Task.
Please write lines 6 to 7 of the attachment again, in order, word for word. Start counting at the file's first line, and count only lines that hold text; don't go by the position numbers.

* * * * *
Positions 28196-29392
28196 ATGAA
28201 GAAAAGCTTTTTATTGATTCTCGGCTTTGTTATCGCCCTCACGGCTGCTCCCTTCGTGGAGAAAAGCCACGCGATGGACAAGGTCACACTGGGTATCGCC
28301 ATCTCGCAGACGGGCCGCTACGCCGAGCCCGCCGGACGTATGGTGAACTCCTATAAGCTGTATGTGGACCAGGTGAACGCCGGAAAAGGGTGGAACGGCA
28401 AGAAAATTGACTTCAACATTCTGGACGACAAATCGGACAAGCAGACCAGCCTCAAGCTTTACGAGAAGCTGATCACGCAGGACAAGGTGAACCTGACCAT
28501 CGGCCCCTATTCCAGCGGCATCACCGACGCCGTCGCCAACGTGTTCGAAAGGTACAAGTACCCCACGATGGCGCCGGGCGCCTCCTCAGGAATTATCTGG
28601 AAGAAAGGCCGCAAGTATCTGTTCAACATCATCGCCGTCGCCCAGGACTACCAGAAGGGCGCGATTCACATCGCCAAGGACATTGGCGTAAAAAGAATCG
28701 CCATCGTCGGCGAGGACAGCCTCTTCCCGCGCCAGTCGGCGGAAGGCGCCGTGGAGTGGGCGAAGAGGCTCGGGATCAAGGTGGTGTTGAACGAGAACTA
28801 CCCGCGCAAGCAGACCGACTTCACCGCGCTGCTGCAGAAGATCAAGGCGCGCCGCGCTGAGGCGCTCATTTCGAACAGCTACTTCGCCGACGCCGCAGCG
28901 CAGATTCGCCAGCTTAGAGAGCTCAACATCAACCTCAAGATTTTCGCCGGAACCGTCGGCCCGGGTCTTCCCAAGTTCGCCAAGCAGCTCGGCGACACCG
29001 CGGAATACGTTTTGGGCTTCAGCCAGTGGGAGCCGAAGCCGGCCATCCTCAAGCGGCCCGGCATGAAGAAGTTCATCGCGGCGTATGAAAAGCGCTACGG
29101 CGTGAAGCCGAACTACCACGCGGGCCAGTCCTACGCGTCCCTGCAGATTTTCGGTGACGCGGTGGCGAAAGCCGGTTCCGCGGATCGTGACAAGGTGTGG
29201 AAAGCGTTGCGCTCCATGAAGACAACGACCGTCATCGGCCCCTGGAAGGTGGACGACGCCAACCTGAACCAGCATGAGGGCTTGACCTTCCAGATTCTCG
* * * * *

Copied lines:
28501 CGGCCCCTATTCCAGCGGCATCACCGACGCCGTCGCCAACGTGTTCGAAAGGTACAAGTACCCCACGATGGCGCCGGGCGCCTCCTCAGGAATTATCTGG
28601 AAGAAAGGCCGCAAGTATCTGTTCAACATCATCGCCGTCGCCCAGGACTACCAGAAGGGCGCGATTCACATCGCCAAGGACATTGGCGTAAAAAGAATCG